Objectives: To use a large pathology database (Caris Diagnostics) to analyze the frequency and associations of gastric polyps in a nationwide US population.
Methods: A total of 121,564 esophagogastroduodenoscopy (EGD) procedures from private practices in 36 states in the Caris Diagnostics database from 1 April 2007 to 31 March 2008 were searched for the endoscopic designations of polyp, nodule, and mass, and for the pathological diagnoses that commonly present as gastric polyps. Pertinent demographic data, clinical indications for EGD, and information regarding Helicobacter pylori infection, reactive gastropathy, chronic inactive gastritis, and intestinal metaplasia were also obtained.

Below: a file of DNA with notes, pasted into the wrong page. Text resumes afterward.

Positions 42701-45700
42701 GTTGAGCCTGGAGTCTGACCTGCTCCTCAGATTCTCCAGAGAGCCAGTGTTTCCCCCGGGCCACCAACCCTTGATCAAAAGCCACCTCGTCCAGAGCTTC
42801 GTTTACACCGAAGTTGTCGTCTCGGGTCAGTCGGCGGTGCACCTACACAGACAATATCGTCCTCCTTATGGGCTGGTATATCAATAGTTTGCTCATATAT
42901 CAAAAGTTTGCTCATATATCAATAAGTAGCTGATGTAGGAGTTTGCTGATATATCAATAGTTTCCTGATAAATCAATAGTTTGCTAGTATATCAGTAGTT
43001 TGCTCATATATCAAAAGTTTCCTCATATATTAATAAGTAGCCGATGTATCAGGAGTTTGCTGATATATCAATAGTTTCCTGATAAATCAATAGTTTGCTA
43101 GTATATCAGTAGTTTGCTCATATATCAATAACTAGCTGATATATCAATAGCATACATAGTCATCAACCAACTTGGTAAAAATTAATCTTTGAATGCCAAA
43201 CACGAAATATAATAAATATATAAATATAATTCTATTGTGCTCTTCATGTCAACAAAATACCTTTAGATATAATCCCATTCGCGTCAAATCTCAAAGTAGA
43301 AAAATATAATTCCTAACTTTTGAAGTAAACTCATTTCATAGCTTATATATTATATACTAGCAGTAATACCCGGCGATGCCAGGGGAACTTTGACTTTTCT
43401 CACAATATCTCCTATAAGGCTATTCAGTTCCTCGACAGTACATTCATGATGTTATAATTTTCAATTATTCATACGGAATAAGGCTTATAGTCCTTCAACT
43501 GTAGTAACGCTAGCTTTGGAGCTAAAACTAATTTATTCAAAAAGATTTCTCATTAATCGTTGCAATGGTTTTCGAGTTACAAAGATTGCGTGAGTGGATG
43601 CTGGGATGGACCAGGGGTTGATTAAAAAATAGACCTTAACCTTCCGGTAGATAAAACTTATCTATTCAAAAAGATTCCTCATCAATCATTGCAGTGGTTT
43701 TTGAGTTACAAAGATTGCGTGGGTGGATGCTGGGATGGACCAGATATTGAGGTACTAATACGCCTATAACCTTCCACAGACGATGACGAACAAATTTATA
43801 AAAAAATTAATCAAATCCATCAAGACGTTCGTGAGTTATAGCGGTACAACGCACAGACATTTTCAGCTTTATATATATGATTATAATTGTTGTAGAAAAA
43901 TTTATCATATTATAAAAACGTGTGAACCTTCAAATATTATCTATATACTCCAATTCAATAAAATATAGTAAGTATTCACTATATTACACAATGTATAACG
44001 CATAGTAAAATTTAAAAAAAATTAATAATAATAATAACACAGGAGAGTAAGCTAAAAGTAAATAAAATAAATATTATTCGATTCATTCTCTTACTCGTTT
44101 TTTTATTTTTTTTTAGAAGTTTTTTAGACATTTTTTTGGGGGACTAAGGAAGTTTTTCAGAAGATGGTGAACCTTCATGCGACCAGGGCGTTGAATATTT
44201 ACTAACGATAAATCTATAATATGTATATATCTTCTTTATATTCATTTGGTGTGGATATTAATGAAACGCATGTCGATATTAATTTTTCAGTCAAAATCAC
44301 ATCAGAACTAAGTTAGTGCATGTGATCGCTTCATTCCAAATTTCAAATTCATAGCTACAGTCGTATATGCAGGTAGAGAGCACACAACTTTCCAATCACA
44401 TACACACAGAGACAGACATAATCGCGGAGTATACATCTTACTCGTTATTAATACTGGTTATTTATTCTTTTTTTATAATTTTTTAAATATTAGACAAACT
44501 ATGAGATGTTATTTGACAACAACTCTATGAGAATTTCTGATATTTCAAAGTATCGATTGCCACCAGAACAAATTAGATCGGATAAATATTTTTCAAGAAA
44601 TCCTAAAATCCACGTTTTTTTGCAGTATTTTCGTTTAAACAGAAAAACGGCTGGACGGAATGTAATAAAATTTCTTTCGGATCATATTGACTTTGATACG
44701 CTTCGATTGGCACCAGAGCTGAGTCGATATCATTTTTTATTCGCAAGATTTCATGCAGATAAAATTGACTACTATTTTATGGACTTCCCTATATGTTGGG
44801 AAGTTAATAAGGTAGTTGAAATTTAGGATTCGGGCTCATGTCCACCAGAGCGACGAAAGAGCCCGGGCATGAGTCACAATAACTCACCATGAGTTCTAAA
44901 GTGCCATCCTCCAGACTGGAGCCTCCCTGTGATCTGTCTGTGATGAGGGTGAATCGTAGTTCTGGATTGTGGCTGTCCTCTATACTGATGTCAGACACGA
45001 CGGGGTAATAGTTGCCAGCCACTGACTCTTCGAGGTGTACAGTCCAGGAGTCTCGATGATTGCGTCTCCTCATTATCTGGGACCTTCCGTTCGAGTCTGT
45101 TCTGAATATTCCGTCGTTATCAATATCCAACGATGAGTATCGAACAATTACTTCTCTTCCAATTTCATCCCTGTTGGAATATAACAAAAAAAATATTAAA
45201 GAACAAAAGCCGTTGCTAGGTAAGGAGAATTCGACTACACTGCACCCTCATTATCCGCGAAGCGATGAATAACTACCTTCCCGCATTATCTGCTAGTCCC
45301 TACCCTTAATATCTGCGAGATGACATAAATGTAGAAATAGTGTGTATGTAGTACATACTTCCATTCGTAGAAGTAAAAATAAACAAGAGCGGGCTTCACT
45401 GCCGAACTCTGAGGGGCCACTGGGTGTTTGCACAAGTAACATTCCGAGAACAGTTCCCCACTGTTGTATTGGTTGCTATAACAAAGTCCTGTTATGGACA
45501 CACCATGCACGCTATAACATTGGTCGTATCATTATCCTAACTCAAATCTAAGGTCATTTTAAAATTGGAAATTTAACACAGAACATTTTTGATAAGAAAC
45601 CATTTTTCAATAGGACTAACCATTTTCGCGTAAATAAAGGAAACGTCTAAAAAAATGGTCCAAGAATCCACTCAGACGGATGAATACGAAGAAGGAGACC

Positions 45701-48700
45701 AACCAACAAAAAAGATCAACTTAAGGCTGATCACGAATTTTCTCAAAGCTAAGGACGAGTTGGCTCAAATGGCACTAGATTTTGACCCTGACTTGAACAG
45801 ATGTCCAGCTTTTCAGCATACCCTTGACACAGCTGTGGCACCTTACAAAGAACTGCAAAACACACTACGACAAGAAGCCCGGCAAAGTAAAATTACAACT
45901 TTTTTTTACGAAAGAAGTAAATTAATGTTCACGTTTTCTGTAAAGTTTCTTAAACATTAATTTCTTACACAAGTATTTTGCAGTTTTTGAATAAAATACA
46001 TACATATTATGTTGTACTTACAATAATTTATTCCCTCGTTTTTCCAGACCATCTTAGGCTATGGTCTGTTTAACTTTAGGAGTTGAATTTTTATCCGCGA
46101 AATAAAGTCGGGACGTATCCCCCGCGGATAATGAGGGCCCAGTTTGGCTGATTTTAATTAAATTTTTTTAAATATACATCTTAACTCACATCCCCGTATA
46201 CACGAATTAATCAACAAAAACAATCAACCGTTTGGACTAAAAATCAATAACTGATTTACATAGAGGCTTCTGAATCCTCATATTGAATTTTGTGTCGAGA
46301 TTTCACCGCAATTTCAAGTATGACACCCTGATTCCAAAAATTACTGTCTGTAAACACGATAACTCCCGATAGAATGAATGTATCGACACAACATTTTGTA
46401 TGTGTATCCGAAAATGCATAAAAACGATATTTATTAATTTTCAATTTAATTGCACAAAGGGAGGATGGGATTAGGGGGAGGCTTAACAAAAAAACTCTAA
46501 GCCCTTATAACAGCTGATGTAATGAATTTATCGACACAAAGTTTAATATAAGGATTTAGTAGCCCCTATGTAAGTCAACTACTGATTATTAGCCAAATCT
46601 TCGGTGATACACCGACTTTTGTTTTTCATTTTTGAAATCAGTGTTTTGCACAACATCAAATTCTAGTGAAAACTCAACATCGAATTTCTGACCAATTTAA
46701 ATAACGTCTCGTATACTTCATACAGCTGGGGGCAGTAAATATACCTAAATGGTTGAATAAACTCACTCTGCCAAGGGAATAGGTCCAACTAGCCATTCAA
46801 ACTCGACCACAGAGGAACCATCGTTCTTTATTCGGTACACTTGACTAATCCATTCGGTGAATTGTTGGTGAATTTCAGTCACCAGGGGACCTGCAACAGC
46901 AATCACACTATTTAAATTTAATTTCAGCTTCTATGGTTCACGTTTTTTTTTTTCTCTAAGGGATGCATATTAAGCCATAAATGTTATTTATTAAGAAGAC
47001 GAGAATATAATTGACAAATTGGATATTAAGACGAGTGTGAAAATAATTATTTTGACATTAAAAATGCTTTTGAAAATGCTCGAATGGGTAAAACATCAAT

Results: A total of 78,909 of the 121,564 patients who underwent EGD had gastric biopsies. The prevalence of gastric polyps in the EGD population was 6.35%; 77% were fundic gland polyps, 17% hyperplastic polyps/polypoid foveolar hyperplasia, 0.69% adenomas, and 0.1% inflammatory fibroid polyps. Malignant neoplasms were slightly >2%. None of the benign gastric polyps had a significant positive association with concurrent H. pylori infection; intestinal metaplasia was detected in the background of 52.2% of carcinoids, 29.6% of adenomas, 20.1% of xanthomas, and 13% of adenocarcinomas and hyperplastic polyps. Adenomas were rarely associated with synchronous adenocarcinomas.
Conclusions: The relative prevalence of fundic gland polyps in this population was much higher than that reported earlier, most likely because of the widespread use of proton pump inhibitors. H. pylori- and atrophy-associated polyps, including adenomas, were less common than in earlier series.